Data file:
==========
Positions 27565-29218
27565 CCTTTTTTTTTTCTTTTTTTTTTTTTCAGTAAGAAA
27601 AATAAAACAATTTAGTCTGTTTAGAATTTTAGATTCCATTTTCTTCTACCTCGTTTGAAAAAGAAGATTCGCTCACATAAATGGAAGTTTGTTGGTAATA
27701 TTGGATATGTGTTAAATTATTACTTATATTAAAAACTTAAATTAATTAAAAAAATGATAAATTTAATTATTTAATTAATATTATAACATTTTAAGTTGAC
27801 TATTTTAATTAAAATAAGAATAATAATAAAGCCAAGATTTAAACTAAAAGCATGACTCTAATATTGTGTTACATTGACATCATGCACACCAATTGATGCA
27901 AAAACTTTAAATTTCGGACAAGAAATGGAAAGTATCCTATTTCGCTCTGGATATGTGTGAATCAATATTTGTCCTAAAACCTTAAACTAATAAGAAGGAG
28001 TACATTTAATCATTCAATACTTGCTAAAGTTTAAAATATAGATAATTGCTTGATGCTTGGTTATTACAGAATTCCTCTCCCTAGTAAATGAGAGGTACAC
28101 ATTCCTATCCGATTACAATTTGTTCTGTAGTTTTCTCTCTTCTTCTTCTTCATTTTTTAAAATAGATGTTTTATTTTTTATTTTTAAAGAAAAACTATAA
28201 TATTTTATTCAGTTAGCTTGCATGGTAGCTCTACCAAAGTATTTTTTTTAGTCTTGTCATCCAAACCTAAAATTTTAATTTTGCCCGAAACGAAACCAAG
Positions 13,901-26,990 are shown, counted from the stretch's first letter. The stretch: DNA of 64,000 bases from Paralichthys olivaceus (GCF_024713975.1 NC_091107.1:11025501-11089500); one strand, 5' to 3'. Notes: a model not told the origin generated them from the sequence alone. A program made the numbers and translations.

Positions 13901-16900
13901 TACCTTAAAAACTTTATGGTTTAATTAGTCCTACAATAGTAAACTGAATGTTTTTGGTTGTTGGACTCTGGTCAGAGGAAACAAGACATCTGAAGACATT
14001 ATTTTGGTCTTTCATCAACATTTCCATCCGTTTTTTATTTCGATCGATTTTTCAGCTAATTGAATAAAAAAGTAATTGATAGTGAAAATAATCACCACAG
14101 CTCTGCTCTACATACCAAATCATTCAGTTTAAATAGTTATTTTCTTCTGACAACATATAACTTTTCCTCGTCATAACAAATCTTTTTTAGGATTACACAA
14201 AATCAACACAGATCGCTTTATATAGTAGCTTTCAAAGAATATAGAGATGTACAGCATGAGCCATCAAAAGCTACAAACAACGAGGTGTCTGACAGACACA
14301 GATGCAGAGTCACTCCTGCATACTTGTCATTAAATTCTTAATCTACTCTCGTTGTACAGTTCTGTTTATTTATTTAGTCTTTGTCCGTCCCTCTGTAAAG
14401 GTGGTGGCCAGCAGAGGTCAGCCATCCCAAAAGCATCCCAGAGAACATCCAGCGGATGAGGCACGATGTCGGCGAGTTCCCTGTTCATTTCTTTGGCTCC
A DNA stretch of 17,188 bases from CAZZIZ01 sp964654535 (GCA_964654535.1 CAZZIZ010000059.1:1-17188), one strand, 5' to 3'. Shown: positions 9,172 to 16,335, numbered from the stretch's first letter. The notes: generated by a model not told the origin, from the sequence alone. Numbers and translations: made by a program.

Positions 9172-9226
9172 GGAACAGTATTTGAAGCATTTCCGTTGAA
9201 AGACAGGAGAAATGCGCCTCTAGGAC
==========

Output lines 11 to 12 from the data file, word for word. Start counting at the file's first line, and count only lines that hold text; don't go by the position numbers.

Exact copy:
Positions 13901-16900
13901 TACCTTAAAAACTTTATGGTTTAATTAGTCCTACAATAGTAAACTGAATGTTTTTGGTTGTTGGACTCTGGTCAGAGGAAACAAGACATCTGAAGACATT